Trump Used Looted Venezuelan Public Money to Build Border Wall With Mexico

Fake "interim President of Venezuela" Juan Guaidó with President Trump at the White House.

By Ben Norton

Since the United States initiated a coup attempt against Venezuela’s elected leftist government in January 2019, an estimated $24 billion worth of Venezuelan public assets have been stolen by Washington and member states of the European Union.

President Donald Trump”s administration has used at least $601 million of that looted Venezuelan money to fund construction of its border wall with Mexico, according to government documents first reviewed by Univision.

During his 2016 presidential campaign, Trump insisted countless times that I would “make Mexico pay” to build a gargantuan wall covering all of the roughly 2,000 miles (3,145 kilometers) of its northern border.

Unable to force Mexico to fund his $18 billion pet project, which has already cost an estimated $30 million per mile in southern Texas, Trump has turned to other questionable sources of financing.

Univision reviewed US congressional records, and court documents and found that the Trump administration tapped into $601 million of the Treasury Department’s “forfeiture fund” to supplement the wall construction.

The United States have seized at least $1 billion of Venezuelan public funds that Washington in turn claimed were supposedly being stolen by government officials, according to Univision. This is in addition to the billions more worth of Venezuelan state assets that have been illegally taken over by the Trump administration, the most important of which is Caracas’ crown jewel, the oil refinery Citgo.

“None of that money… has been returned to the Venezuelan people,” Univision reported. “Instead, most of the money is being collected by the U. S. Justice and Treasury Departments and held in special forfeiture funds used mostly to fund law enforcement investigations.”

Right-wing opposition upset Trump didn’t give Guaidó gang all stolen Venezuelan money

The Trump corruption scandal has been almost entirely ignored by mainstream corporate media outlets. Univision buried its own scoop deep in the report that advanced the talking points of Venezuela’s US-backed right-wing opposition and reffered to the elected government of President Nicolas Maduro as a “widely repudiated regime.”

Univision, the largest corporate media network in the United States that focuses on Latino issues, is owned by billionaire-controlled private equity firms, one of the most prominent of whom is the Israeli-American oligarch Haim Saban.

Based in Miami, the de facto capital of the Latin American right, this massive media conglomerate acts as a mouthpiece for conservative forces and corporate interests across Central and South America.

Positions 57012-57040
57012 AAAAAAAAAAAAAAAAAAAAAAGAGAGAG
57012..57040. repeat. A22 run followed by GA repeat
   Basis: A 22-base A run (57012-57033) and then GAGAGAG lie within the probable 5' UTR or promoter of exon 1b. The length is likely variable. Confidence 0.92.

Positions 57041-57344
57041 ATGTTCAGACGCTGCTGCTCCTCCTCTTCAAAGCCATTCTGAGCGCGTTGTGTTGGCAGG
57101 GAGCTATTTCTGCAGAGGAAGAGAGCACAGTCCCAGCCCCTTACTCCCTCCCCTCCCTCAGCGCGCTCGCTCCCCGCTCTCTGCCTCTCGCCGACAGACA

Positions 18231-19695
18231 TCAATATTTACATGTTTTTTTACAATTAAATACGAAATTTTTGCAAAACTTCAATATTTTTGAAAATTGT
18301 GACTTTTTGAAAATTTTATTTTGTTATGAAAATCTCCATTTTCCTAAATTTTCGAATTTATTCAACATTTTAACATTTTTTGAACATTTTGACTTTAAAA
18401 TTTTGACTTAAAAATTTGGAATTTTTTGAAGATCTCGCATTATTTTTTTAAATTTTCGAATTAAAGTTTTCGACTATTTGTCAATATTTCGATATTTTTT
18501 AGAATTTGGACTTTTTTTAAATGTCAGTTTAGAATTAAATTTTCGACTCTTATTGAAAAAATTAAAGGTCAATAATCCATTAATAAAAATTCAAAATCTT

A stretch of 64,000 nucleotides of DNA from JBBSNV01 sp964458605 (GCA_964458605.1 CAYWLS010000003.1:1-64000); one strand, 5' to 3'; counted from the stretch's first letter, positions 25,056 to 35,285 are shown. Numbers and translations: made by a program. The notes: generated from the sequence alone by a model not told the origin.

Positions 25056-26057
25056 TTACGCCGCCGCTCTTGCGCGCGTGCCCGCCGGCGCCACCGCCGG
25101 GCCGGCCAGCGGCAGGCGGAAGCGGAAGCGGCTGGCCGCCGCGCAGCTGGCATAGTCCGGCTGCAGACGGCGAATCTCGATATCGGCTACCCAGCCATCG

The Univision article, titled “Legal battle over Venezuela’s looted billions heats up,” refers to unelected, US-appointed coup leader John Guaidó as the leader of the country’s supposed “interim government.”

Univision also absolved the US and European countries of stealing billions of dollars of Venezuelan public money, justifying the theft with allegations of Venezuelan government corruption.

However, the fact that the report saw the light of day reflects a growing schism between supporters of the Venezuelan opposition and their imperial patrons in Washington. Univision was clearly upset that the Trump administration had not given the self-declared “Guaidó government” the money that it stole from Caracas.

“However, when it comes to who gets to keep the money from those looted assets, the U. S. appears unwilling to relinquish the cash,” Univision wrote in frustration.

The Guaidó gang”s blatant corruption

What Univision did not mention in the report was that the John Guaidó coup administration had already been exposed for some numbers acts of corruption.

Top Guaidó operatives spent hundreds of thousands of dollars of supposed “humanitarian aid” money on fancy hotels, nightclubs, dinners, and clothes during a US-led coup attempt on the Colombia-Venezuela border in February 2019.

The Grayzone‘s Anya Parampil also exposed how Guaidó allies oversaw a scam to liquidate Citgo, Venezuela’s most valuable foreign asset, essentially selling it off to North American corporations.

As for the billions of dollars of Venezuelan public assets stolen by Western governments, there is no sign of that money ever being returned to the Venezuelan people.

In his new book “The Room Where It Happened,” former Trump administration national security advisor John Bolton boasted that the British government “was delighted to cooperate on steps they could take to assist in Washington’s coup efforts, “for example freezing Venezuelan gold deposits in the Bank of England, so the regime could not sell the gold to keep itself going.”

The Bank of England still holds approximately $1 billion of gold that it stole from the Venezuelan government, and has refused to give it back.

Ben Norton is a journalist, writer, and filmmaker. He is the assistant editor of The Grayzone, and the producer of the Moderate Rebels podcast, which I co-host with editor Max Blumenthal. His website is and he tweets at @BenjaminNorton.

* This article was automatically syndicated and expanded from The Grayzone.

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